All posts tagged: politics

Fox In The Hen House – A Poem By Carol J Forrester #DVersePoets

Their heads bob like drinking birds,of course, of course, of course.Necks pulled up from their collar bones.I have never seen throats so openas when your snout is at their jugularthe gleam on bright white teethmasked by sheer magnetism. Tonight’s quadrille prompt had me a little stumped to begin with. Then I started writing about iron filings, got stuck fifteen words in, and wrote this quadrille instead. I even got to bring out one of my own sketches to use for the feature image.

When The Histories Speak Of Revolt

Misfortune comes in sets of threes, but recently I’ve lost count of the omens darkening these skies.   Understanding is important, but so is justice, and memory to carry change past the span of sympathetic anger.   All power in this world is man-made, the bricks still sticky with greased fingerprints. We were supposed to know better.

Set Course #DVersePoets #Quadrille

Always just sort of truly set these ways wobble wonderfully, or is it woefully? Uncertain if they’re certain about the shape of the course decided upon, waited upon, debated upon. This is what has been done. So far… for now… Not quite as pictured. A very quick poem before I head to bed tonight. It was my first night back on the judo mat, so I’ve only just got home, but I didn’t want to miss the Quadrille night. Can’t wait to read the others tomorrow. (P.S, I almost think this might count as a political poem… huh… not really done one of those before.)


  There are too many fractures in the fabric of what we are when talking of the greater. We let people spill through into the emptiness. We mourn and demonise, plant blame in gardens not our own and pretend to learn from mistakes already repeating. I wrote one poem for today’s Quadrille prompt before I started thinking about everything that has happened over the last few days. We always seem to be learning our lessons too late and apologising rather than preventing. I hope one day that will change.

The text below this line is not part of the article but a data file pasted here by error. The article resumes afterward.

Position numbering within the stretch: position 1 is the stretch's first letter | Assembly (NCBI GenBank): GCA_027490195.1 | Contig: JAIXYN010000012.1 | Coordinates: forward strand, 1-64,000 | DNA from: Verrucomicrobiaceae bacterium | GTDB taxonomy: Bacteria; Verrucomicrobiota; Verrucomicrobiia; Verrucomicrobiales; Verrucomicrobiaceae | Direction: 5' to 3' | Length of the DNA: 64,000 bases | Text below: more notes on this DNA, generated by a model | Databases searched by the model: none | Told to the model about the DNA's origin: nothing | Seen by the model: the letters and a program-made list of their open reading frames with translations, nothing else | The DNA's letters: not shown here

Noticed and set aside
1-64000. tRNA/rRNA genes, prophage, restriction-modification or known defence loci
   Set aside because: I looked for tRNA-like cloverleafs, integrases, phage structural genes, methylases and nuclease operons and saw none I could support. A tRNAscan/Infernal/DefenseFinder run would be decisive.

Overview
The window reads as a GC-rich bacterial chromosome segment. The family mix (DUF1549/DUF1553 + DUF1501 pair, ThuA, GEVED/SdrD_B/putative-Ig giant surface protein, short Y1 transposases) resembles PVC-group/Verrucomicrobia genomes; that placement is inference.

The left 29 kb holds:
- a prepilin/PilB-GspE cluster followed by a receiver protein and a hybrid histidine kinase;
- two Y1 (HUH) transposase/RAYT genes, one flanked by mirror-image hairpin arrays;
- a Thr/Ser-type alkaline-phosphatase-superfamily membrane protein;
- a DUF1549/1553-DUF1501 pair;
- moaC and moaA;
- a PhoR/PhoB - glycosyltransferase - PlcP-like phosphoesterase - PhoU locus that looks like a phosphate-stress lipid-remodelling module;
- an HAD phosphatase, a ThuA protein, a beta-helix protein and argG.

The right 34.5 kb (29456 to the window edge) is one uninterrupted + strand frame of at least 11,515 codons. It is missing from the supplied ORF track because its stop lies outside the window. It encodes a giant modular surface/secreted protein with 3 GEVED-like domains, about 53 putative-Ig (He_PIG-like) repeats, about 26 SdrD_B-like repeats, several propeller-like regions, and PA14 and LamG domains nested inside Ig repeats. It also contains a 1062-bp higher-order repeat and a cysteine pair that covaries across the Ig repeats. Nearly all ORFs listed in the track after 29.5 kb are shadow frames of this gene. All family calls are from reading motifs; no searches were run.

The Celebrated Mrs Macaulay

May I introduce you all to the celebrated Mrs Macaulay! For those who you who haven’t read my profile, (not blaming you, I’m not really a profile reader either), and for those of you who have simply forgotten what it says, (I think it is mentioned), I am currently studying for my history degree at Bath Spa University. The core module for second years, the very enticingly named HY5001 module, is basically looking at how and why history was written, with case studies of Historians such as Herodotus (Greek historian; so called ‘Father of History’) and others such as Catherine Macaulay (First female British historian.) Catherine Macaulay is the topic of my joint presentation which is due in on the 9th of December. So this weekend I am working my war through a lever-arch-file, of about one inch in thickness, all of which is either journal articles on Mrs Macaulay or the first segment of her History of England. (I think the printer must have been short of the letter ‘s’ when it was printed …

Dirt beneath the Cobbles

  London did not make itself an easy city to love, Christina knew that better than most. She kept her eyes fixed to the cobbles underfoot and forced herself to ignore the flood of people crowded into the streets, their bodies pressing in on her as she picked her way past. The in-between ran across the bridges of London. It was the area where the nobility ventured out to gawk at the poor, worthless people who fell into the wrong side of London, and those same poor, worthless people lingered, hoping for scraps. Christina pulled the rim of her hat lower and shrugged past the small mobs of well dressed gentry, into the maze of narrow alleyways and filthy terraces beyond. Sidestepping the beggars who huddled in doorways she gripped onto her collar, hiding behind the discoloured leather. Here was where the unsavoury were kept out of sight, laws set out by men like Christina’s father, forbidding those ‘of less than pleasing appearance’ to step out into the main streets of London. Their presence was deemed too …